One of my favorite tips is one that my favorite college junior employed earlier this year: Tip #40 - Sever toxic relationships. It's great for helping to identify what a toxic relationship is (complete with a sidebar on what an abusive relationship is, because yes, abuse sometimes happens with friends, too), and tips on how to do it. Heck, rather than just describing it, how about I give you this tip as an excerpt?
40 Sever toxic relationshipsThe social section includes lighter stuff, too, like hosting movie or karaoke night and pranking your friends. Just so you have better context there. The section on "Body and Health" includes the suggestion that you get a medical physical, give your eyes a computer break, and learn to pick out produce, among other suggestions. The "Spoil Yourself" category includes things like getting a massage or facial, having your own all-day TV marathon, and napping, and the final section is a bit forward-looking, talking about things like social media presence, getting a resumé together, getting an internship, networking, and more.
Just as some arguments need to be ended forever, some relationships are too toxic to keep up. You know the type: the overly needy friend who's never there for you when you need him, the person you're dating who's kind of controlling, the ex you keep going back to even though she doesn't love you and always makes you feel like crap. Everyone has been in these kinds of relationships, and rarely do they improve over time: The longer you stay in a toxic relationship, the more likely it is to escalate and mess with your life. You've got too much to do, and there are too many amazing people in the world to waste your time with drama. Cut 'em off, and breathe a little easier.
HOW TO DO IT
How to go about severing a toxic relationship depends entirely on the situation and the relationship itself. If you're still in close contact and feel that the person will respond maturely to a straightforward rejection, gently deliver the news that it's over. If you've already attempted this approach and the person hasn't responded well and is still imposing on your life, make a real effort to ignore his or her phone calls, texts, Facebook posts, and emails, and maintain that same indifference when it comes to any face-to-face advances as well. The person should eventually get the hint that you're not interested in a friendship anymore. This approach requires an enormous exercise of will. You'll have to stand your ground to avoid sending mixed signals. If you feel like engaging, call or write to a good friend instead. Or, go for a run. Anything else.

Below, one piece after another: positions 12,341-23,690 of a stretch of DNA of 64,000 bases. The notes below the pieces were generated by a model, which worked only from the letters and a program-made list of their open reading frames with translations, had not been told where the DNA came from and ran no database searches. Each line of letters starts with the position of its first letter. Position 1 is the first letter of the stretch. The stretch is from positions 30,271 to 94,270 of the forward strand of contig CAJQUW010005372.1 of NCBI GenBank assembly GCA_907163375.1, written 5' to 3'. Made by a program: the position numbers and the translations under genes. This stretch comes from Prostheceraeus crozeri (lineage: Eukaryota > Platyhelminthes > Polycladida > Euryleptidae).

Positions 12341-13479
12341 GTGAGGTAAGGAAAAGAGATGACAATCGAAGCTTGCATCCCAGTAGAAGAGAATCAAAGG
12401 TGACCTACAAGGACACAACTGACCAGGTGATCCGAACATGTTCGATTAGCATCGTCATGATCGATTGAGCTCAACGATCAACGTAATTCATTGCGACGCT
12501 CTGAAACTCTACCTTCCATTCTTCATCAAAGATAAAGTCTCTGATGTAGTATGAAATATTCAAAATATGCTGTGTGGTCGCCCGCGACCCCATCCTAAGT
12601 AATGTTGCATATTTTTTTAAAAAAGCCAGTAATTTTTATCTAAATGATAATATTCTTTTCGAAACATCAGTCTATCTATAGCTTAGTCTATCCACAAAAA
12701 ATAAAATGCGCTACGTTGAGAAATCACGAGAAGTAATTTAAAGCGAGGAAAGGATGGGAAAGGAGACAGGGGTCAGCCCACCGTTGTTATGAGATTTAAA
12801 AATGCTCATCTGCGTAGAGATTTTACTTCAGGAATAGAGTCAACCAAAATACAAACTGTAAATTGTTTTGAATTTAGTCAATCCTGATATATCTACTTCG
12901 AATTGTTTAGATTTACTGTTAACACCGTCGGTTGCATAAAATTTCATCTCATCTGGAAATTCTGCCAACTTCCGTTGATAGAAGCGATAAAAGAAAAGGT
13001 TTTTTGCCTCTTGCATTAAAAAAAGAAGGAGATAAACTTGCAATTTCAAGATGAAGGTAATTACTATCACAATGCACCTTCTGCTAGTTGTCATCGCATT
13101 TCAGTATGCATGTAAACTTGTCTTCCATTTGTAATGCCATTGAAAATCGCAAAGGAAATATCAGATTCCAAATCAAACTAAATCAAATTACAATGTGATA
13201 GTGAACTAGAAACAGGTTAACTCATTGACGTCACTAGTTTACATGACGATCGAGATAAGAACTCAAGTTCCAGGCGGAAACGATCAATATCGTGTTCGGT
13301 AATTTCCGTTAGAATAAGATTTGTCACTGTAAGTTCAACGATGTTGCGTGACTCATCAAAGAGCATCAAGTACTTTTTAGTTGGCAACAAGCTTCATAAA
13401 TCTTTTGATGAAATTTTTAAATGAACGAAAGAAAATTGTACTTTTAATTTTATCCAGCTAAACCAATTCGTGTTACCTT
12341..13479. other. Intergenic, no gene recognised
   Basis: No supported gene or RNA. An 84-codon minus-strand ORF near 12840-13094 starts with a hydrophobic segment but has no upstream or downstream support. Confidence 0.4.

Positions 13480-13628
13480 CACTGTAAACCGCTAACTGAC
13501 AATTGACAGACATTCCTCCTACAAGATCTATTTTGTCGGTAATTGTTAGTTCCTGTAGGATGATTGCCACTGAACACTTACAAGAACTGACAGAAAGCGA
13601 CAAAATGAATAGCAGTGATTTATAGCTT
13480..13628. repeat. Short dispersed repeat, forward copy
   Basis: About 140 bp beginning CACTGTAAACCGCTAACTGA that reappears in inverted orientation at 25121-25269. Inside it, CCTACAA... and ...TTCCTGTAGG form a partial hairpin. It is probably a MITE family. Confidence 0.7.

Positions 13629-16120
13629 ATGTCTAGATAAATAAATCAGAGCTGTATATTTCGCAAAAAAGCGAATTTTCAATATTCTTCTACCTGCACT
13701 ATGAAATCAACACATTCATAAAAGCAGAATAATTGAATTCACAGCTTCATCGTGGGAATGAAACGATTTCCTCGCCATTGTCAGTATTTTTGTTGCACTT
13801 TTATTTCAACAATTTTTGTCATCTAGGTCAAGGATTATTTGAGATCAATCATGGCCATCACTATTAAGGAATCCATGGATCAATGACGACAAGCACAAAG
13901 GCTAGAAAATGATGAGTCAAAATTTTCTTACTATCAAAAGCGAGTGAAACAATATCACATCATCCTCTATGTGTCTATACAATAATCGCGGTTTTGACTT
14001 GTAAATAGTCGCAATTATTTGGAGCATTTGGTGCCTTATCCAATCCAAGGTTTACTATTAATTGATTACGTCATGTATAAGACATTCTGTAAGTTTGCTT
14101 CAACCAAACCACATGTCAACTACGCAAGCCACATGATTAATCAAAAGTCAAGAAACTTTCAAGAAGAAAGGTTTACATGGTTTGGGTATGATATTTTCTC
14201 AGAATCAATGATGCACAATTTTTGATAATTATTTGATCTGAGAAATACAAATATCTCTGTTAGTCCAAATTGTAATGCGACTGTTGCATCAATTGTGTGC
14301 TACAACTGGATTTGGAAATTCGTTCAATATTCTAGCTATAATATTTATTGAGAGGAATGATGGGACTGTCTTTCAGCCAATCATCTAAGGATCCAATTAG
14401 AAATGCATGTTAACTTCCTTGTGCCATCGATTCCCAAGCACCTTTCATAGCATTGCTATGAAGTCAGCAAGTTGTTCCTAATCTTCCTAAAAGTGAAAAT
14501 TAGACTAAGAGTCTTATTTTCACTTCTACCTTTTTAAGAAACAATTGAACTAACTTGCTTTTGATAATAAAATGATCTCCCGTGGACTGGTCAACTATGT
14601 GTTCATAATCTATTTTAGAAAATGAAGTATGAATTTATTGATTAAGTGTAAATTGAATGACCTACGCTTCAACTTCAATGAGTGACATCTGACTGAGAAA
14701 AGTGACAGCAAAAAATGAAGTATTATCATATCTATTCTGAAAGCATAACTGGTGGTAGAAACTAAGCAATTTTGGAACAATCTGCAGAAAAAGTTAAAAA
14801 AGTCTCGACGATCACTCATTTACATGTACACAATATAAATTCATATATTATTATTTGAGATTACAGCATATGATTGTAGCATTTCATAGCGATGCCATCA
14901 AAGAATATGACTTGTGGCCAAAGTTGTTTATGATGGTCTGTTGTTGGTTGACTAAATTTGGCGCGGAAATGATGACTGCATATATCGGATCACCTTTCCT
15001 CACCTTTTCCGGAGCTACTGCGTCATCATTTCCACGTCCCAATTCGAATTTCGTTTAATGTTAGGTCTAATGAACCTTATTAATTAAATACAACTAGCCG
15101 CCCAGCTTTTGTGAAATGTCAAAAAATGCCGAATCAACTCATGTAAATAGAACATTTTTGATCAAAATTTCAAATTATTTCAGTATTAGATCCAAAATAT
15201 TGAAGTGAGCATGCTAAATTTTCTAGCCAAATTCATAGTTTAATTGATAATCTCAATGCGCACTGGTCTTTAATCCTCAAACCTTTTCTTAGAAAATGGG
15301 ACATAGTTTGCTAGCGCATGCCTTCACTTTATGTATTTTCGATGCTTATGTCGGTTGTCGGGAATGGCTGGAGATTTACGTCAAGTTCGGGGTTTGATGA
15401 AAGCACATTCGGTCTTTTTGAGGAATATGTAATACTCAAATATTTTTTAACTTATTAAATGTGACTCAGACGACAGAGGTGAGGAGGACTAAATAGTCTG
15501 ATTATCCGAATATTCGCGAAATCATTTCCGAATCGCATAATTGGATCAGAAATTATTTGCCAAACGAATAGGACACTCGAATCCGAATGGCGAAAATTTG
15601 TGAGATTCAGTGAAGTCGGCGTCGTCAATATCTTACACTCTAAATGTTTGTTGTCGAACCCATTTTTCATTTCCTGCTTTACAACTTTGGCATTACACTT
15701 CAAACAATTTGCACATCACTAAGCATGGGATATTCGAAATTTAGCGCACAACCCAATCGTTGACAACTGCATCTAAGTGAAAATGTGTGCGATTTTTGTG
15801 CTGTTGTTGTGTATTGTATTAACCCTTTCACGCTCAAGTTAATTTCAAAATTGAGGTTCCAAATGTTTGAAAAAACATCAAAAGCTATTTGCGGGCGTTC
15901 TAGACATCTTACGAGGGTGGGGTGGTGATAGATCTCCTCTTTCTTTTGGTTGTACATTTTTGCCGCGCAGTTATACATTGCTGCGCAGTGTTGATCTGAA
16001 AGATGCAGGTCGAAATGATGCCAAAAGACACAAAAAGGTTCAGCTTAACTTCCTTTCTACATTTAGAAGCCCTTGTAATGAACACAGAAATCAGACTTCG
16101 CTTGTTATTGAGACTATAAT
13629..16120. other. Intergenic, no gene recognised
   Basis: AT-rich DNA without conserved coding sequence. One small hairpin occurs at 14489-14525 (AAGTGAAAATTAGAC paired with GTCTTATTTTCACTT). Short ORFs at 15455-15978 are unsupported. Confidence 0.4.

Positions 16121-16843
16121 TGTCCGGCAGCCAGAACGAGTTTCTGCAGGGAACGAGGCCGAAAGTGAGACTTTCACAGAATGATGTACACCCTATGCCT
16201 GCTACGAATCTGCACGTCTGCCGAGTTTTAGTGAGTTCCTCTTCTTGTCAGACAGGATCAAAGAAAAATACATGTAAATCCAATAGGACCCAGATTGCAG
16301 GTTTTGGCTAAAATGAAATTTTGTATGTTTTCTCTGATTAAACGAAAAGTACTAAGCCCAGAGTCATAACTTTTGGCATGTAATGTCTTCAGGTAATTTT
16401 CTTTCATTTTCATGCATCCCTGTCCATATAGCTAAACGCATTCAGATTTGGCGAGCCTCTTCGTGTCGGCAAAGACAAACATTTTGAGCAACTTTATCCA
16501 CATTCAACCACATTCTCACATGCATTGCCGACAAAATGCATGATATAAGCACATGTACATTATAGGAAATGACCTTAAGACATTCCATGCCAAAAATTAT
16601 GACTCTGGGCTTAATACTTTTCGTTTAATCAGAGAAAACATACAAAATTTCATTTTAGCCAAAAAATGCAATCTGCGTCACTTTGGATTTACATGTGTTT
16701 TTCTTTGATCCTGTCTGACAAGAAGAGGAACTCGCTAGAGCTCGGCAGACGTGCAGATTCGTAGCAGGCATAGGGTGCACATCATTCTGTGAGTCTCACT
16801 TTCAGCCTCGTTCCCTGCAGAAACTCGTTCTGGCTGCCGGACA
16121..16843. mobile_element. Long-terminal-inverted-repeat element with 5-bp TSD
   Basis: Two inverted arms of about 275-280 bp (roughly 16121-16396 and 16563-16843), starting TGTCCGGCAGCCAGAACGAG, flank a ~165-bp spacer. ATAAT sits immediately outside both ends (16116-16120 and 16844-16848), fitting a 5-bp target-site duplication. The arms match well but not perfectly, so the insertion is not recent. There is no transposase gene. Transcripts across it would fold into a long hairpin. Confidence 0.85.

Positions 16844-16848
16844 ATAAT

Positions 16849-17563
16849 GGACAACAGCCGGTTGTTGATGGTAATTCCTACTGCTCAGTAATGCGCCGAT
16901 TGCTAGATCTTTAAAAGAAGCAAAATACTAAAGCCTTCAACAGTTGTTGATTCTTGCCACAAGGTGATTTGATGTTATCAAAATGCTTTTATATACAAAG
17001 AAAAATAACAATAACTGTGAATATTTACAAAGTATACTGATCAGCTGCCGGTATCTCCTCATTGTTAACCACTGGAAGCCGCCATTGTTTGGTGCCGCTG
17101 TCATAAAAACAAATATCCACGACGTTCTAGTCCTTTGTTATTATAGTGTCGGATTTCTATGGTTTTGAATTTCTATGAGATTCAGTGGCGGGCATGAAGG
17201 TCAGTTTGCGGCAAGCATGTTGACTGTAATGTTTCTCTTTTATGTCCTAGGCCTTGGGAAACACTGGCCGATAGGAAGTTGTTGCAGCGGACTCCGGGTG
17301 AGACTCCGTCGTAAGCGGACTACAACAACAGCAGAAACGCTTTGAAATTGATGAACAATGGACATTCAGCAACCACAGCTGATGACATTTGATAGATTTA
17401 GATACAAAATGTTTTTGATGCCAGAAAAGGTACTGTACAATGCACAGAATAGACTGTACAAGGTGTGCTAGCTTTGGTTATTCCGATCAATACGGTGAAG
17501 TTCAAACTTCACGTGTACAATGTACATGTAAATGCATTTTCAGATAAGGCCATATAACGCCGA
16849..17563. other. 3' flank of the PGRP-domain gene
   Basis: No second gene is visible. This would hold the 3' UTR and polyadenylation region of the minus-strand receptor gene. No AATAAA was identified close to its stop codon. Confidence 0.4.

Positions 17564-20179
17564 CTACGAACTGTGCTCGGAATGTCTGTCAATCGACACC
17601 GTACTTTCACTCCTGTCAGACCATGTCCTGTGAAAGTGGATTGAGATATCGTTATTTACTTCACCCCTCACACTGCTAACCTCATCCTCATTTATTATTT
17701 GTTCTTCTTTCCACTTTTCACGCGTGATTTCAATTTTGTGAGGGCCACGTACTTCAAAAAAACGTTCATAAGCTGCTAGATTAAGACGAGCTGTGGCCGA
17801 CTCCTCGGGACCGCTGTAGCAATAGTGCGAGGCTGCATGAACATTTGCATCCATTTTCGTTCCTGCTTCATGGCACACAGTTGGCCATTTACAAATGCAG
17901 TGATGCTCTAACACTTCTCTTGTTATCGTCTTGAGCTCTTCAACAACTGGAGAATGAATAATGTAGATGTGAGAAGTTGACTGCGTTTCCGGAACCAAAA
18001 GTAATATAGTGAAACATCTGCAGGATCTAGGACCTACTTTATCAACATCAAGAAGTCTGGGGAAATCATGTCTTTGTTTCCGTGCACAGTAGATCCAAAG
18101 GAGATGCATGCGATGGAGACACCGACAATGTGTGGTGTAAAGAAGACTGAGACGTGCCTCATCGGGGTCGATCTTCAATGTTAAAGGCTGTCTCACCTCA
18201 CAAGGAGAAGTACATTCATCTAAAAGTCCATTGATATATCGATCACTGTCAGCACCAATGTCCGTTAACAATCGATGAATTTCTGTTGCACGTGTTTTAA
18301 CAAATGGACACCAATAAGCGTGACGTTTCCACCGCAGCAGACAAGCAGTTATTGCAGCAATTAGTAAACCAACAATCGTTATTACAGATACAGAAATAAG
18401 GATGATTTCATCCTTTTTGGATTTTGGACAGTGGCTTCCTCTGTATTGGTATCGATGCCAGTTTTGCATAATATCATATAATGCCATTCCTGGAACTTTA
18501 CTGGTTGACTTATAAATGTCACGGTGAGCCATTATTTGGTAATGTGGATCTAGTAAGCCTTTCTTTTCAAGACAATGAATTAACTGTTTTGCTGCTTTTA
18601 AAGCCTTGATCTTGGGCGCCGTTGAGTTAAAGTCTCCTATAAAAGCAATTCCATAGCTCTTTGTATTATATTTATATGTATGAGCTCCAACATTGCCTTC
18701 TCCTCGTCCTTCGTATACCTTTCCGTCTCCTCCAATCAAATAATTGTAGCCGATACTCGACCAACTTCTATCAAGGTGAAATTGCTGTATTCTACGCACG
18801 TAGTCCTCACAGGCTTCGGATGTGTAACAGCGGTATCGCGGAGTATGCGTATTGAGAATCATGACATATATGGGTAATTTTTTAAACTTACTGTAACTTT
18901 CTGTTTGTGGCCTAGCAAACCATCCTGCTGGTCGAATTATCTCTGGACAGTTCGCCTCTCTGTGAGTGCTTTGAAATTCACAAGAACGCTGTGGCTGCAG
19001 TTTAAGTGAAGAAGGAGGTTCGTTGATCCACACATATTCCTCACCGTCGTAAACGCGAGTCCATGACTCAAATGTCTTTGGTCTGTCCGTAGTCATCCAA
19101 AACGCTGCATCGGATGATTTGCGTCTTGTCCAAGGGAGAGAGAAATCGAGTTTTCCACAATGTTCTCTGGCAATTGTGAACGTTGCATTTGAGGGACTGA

If these approaches don't work, and you're beginning to sense that you're in danger from a former friend, consult campus police. The situation may not get to that point, and all you'll need to do is give the relationship some distance, but it's good to be aware of potential danger, just in case.
Just a bad friend, or an abusive friend?
Here are some of the signs of abusive relationships:
* The person constantly keeps tabs on you.
* You feel like you're losing your mind over the relationship.
* The person makes you feel like everything is your fault, or turns all his or her questionable deeds around on you.
* You're constantly bending over backward to please the person while devaluing your own thoughts and beliefs.
* There are insane ups and downs, from explosive verbal abuse to pleading apologies.
If you've been the victim of abuse, visit your school's psychological services department for help, or go to the National Domestic Violence Hotline at hotline.org, which addresses many forms of abuse and offers professional, confidential guidance by phone.
The final tip (#77 - not a spoiler, since it's part of the title), gives the Oprah-like advice to "go with your gut." That is probably not a coincidence, since Hayley Bondy's day job is senior editor at Oprah's website, Oxygen.com. In a sidebar entitled "The myth of total, complete happiness", Bondy points out that nobody can be totally happy all the time, and that there's no one way to achieve happiness. "The truth is that there are millions of ways to live your life, and all of them will be difficult at times. We can only do the best we can, so what's the point of listening to anything but your gut?"
There are a couple pages of resources at the back of the book relating to various points throughout the book. And while students may not be interested in all 77 things in the book, there's enough here to not only get them thinking, but to get them started. A great grad gift, or gift for teens already in college.